Making Investing too Difficult: The Fed
Thirteen months ago there was a lot of publicity about how it was impossible for the Fed to achieve what many call a "soft landing" and we like to call the "glide path." There was some market research circulating showing that the Fed had an impossible problem. We showed the errors in that research in a mid-August 06 article. Mostly, the researchers reached far back in time to include the Great Depression as evidence that the modern Fed could not succeed. There was no notice or recognition of our observations at the time.
In February, we pointed out that following this flawed research was the biggest mistake of 2006.
Since August of last year the S&P and the Dow are up over 20%, the NASDAQ composite is up 28%, and the popular NASDAQ 100 is up about 36%.
This was an easy 25% to make as long as you did not fall into the big trap. We hope that regular readers joined us in celebrating a big day.
Is Everyone an Expert?
During this thirteen month period, the economy has experienced a rise in oil prices to new highs, the (expected) problems in the housing market, and the (somewhat unexpected) spillover into other credit markets. Anyone knowing these developments last August would have been even more negative about the chances that the Fed would succeed.
At some point the skeptics should look at the actual evidence. After many weeks of pontificating by those who purport to know more than Ben Bernanke, it is time to reconsider.
At "A Dash" we have an unusual viewpoint. Unlike everyone else, we do not claim to know more than the experts. Instead, we try to determine the real experts. Being modest can help your portfolio.
Your Favorite Pundit versus the Fed
Here are a number of relevant facts to help investors in finding the real experts:
- Your favorite pundit is not smarter than Ben Bernanke. He was a Professor at Princeton and he had front-line policy experience in government. None of the people that you are listening to could have gotten either one of these jobs. They write blogs or run hedge funds. They are good at parsing anecdotal information and making trading decisions. They are not experts at economic policy. If they claim to be good because they have not studied economics, that is a red flag.
- Your pundit does not have the colleagues of Ben Bernanke. Bernanke gets the advice of a group of Fed Governors who have similar credentials to his own. The pundit consults fellow bloggers and other pundits.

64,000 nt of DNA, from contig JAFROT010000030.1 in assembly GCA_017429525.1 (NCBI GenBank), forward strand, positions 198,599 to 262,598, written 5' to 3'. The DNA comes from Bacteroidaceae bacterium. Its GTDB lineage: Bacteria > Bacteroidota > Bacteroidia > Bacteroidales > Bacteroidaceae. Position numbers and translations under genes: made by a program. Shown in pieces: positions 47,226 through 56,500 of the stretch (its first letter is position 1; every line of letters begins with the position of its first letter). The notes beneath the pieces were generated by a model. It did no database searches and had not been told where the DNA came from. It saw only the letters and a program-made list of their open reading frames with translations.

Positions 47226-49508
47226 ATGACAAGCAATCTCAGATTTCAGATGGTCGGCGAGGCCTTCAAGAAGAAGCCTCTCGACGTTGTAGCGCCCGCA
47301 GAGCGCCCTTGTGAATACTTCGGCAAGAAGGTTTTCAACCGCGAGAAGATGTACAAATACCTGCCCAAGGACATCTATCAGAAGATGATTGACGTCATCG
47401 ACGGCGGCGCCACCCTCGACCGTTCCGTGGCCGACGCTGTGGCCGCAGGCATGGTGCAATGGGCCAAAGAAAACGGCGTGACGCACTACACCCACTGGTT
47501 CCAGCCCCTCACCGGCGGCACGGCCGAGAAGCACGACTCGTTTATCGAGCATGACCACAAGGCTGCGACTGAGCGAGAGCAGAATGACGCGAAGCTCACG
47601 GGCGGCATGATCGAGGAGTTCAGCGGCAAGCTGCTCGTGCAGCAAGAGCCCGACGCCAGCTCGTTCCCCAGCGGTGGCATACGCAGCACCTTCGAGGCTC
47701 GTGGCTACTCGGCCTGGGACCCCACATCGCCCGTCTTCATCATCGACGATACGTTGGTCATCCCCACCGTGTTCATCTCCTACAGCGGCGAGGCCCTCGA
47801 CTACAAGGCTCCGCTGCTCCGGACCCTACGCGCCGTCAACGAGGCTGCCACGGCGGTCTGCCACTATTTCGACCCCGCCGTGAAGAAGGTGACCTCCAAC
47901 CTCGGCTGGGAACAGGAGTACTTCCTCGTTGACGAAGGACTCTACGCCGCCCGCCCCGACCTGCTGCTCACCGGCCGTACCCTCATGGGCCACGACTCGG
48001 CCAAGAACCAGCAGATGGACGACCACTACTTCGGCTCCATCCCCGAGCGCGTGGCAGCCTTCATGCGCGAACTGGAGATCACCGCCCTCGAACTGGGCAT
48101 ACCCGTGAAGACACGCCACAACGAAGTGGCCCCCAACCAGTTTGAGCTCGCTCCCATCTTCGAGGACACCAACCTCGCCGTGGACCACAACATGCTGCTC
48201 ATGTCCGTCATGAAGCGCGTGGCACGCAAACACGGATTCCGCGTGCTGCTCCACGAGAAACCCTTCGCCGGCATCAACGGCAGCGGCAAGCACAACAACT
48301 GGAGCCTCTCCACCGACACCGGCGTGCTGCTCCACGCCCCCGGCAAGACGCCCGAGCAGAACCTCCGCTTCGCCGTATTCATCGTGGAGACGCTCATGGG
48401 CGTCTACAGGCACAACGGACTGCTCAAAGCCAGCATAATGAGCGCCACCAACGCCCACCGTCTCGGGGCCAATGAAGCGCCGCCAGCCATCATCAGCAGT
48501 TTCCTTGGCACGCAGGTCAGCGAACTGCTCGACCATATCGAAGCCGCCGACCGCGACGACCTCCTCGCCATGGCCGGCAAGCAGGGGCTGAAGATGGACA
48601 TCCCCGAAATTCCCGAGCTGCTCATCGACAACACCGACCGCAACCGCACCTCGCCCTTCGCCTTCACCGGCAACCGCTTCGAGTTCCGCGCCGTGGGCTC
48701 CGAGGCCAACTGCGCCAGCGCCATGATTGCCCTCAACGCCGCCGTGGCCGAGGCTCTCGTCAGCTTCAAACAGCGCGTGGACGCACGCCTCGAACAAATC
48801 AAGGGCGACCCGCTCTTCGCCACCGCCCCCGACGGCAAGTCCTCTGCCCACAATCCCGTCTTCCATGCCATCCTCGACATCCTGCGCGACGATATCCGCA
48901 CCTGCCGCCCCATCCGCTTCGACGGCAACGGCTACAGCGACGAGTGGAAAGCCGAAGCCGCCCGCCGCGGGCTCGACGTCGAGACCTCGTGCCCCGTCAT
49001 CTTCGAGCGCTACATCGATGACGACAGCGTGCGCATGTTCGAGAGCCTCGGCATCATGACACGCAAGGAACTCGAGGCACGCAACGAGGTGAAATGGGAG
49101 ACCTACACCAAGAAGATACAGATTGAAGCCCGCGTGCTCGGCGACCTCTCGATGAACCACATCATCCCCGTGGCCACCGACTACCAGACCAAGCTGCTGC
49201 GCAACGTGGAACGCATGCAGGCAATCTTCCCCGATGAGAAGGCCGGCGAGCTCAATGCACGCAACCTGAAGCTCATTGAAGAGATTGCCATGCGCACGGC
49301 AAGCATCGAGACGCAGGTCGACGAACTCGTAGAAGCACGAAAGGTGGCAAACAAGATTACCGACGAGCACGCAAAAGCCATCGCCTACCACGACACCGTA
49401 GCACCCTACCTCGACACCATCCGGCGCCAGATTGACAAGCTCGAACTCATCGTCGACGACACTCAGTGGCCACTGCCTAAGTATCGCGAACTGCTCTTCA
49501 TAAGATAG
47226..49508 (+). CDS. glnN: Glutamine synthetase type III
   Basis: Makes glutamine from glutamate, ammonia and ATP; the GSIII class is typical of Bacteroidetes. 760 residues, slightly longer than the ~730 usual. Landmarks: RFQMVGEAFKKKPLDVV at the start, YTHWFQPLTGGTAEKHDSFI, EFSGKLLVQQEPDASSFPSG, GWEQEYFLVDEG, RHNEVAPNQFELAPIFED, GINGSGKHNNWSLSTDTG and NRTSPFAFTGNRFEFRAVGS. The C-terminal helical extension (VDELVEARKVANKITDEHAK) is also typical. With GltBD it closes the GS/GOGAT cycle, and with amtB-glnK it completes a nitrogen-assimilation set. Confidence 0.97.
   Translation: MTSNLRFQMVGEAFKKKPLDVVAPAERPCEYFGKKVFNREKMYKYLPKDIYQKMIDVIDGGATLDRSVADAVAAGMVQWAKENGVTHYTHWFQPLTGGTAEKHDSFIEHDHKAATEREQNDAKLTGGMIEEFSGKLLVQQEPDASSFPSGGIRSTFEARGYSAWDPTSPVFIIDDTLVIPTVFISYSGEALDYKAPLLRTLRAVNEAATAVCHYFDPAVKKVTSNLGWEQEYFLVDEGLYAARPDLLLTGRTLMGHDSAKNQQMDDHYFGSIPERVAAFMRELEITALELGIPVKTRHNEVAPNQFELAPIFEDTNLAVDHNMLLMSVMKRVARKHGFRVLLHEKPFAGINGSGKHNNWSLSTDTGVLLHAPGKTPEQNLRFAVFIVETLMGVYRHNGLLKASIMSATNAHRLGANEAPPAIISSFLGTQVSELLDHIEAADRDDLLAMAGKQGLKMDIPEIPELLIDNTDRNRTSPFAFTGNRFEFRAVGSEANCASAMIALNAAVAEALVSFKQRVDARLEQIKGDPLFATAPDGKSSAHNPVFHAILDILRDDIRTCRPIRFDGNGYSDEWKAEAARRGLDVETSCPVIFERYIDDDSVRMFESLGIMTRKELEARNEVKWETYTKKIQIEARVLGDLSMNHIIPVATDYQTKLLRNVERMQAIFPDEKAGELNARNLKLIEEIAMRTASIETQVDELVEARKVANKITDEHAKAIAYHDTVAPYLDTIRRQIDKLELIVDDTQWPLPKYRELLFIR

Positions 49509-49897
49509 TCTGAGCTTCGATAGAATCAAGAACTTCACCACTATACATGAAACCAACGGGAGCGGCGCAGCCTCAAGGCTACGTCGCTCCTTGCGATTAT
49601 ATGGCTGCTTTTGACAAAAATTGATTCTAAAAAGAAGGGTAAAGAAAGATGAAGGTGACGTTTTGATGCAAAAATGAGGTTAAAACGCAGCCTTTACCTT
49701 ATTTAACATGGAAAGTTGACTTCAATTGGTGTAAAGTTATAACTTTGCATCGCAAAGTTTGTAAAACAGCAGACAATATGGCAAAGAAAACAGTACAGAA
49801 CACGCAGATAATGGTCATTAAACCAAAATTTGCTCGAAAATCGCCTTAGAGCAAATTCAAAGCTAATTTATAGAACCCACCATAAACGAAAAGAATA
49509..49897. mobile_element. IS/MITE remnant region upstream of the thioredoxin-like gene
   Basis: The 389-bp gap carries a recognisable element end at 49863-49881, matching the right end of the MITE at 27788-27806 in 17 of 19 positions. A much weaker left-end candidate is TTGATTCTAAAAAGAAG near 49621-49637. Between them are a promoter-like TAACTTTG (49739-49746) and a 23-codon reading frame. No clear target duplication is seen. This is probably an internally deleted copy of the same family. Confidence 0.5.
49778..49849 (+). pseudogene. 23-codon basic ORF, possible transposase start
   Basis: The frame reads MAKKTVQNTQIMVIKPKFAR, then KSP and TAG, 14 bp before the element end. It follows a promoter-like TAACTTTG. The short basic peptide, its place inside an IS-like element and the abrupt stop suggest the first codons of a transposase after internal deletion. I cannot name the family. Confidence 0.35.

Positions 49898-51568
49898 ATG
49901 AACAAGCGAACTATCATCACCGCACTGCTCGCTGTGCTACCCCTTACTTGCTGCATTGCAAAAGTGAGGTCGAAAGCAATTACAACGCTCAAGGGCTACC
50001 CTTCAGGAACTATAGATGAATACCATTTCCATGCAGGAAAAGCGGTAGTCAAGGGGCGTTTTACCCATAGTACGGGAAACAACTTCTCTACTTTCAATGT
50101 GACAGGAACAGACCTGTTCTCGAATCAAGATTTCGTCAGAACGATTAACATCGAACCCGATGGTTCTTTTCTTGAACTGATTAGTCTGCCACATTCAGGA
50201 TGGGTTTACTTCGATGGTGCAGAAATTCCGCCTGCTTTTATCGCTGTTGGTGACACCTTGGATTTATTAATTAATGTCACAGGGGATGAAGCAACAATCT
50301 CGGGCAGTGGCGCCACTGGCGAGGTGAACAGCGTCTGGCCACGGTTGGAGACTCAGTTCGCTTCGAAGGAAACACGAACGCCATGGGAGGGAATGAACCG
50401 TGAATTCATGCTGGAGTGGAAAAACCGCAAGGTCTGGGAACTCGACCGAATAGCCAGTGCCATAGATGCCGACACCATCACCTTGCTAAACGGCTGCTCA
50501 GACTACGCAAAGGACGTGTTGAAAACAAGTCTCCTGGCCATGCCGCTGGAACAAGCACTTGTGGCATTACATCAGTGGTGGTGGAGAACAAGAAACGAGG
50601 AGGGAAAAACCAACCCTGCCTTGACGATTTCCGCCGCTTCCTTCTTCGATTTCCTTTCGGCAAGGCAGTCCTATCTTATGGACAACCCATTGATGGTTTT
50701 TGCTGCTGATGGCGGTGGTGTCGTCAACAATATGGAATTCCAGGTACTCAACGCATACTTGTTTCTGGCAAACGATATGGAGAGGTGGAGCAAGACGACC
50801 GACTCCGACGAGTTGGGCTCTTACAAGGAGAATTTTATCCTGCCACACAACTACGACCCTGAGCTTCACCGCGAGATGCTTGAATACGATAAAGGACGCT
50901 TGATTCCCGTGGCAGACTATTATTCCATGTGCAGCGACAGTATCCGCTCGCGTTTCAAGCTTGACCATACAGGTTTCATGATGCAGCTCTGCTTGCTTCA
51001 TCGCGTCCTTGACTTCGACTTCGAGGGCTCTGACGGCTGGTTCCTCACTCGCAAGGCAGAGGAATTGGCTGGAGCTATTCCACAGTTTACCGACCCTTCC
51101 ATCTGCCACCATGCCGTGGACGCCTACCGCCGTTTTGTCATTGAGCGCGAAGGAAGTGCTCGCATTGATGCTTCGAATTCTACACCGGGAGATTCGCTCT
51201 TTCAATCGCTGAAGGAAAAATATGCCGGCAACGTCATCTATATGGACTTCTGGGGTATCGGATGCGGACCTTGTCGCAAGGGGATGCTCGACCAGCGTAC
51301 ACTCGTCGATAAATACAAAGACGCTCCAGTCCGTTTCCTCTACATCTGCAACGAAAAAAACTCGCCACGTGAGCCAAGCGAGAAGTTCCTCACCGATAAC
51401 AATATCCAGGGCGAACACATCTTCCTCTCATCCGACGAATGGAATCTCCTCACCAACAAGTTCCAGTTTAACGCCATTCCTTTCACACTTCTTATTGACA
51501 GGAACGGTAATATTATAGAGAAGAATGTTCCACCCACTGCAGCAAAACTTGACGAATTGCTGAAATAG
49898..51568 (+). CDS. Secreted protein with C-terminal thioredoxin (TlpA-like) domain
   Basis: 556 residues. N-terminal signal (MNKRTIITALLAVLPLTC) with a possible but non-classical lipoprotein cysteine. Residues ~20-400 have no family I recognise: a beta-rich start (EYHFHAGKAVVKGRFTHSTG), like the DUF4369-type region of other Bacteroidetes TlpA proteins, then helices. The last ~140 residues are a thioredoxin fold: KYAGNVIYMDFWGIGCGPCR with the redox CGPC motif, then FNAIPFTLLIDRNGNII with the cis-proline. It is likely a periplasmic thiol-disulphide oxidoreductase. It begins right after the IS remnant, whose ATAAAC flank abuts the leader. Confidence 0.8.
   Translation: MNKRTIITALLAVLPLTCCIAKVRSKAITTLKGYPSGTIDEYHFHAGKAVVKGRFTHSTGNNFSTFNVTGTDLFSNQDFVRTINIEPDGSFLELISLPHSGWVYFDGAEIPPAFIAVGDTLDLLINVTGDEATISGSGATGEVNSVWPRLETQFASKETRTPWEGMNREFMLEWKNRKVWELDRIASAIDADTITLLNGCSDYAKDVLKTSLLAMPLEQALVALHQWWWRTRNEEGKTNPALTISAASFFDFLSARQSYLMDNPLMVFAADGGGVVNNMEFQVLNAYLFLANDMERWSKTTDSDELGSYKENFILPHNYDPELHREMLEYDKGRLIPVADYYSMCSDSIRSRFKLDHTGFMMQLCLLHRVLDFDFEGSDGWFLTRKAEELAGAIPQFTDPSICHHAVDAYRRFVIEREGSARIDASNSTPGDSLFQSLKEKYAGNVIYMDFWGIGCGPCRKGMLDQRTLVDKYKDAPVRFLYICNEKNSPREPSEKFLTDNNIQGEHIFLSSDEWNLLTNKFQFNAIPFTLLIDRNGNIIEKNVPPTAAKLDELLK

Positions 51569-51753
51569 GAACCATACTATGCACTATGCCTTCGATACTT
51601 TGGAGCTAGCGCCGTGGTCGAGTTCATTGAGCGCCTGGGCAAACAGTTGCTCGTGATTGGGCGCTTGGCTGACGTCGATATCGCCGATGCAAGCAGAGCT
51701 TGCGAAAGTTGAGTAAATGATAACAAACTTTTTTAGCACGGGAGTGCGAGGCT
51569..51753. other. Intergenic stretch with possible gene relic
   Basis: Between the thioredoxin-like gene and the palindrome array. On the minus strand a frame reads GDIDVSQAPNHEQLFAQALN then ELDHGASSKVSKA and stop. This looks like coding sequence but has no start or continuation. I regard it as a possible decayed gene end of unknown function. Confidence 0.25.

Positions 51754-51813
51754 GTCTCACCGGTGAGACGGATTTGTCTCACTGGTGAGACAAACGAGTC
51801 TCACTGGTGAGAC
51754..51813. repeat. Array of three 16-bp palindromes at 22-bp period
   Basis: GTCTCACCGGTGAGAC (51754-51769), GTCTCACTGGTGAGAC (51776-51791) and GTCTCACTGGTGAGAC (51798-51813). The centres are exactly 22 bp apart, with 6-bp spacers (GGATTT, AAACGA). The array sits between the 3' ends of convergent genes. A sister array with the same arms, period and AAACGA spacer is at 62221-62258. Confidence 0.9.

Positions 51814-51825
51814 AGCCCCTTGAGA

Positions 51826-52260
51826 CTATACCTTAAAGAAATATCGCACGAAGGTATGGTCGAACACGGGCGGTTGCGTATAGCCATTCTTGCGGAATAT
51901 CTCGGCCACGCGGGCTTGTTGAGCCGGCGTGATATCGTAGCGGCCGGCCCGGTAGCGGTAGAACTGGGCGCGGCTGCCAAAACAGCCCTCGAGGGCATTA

- Your guru does not have the staff of Ben Bernanke. Bernanke has about 350 economists at various Fed installations. They are all extremely intelligent, committed to what they do, and spend all of their time on specialized issues. No pundit comes close.
- Your pundit does not have access to advanced econometric models. Ben Bernanke does. That is why the pundits see everything in black and white and construct "rigorous analysis" that consists of long chains of binary effects. Real economists think in terms of supply and demand curves and look for marginal effects.
- Your pundit introduces all sorts of extraneous arguments with fancy names. He imputes motives to the Fed related to asset pricing, creating and pricking bubbles, moral hazard, the Greenspan or Bernanke put, and other considerations. The Fed, according to all reported accounts, does not attend to these issues. Their mission is to balance inflation expectations (not backward-looking data) and economic growth.
If you had a visit from an appliance repairman, or took your car into a mechanic, you would probably listen to the advice. Economic policy is much more challenging. Think about it. Where is your edge in listening to those without the strongest credentials?
Disrespect for the Fed
We are amazed — almost daily — by the barrage of Fed commentary by those with little expertise. Apparently it makes the pundit seem sophisticated to talk about "Greenie" or "Uncle Ben" or "Helicopter Ben" or such. Meanwhile, those who actually read and study the Fed have an advantage. It is not difficult. Pay attention to former Fed Governors like Wayne Angell, Laurence Meyer, (frequently cited here), and Robert McTeer. Tune out the others.
Pay attention to public speeches, which provide background and reasoning, but not actual policy.
The Fed deliberations and communications are much more transparent than in the past. This is not a Hollywood conspiracy with secret, unstated motives. Former Fed members write memoirs, write blogs, give speeches, and appear frequently on CNBC. Those of us who watch these sources for clues may seem naive to the pseudo-sophisticates who think they are smarter and wiser. In fact, these sources have provided a better insight into what is really happening.
Investors have a clear choice. The (consistently wrong) bearish pundits assert that the Fed is either panic-stricken and "behind the curve", caving in with an excessive rate reduction, or creating a new round of inflation. These pundits all agree that the Fed has it wrong — but their policy prescriptions are completely different!
Alternatively, one might conclude that the Fed has done a good job, and continues to do so. Their read on the economy is that it is still solid, but they accept the warning signals of problems. They are not merely looking at past data, and they are not focusing on a specific report. They are using a wide range of information — government reports, private reports, consultations with those in financial markets, and anecdotal evidence from Fed Districts — to look ahead.
The interest rate reduction — in their view — is pre-emptive, not reactionary.
The Fed is looking forward. If they continue in their successful path, there is plenty of opportunity ahead. Corporate earnings continue to beat estimates. Viewed on a forward earnings basis, major US equities are attractively valued.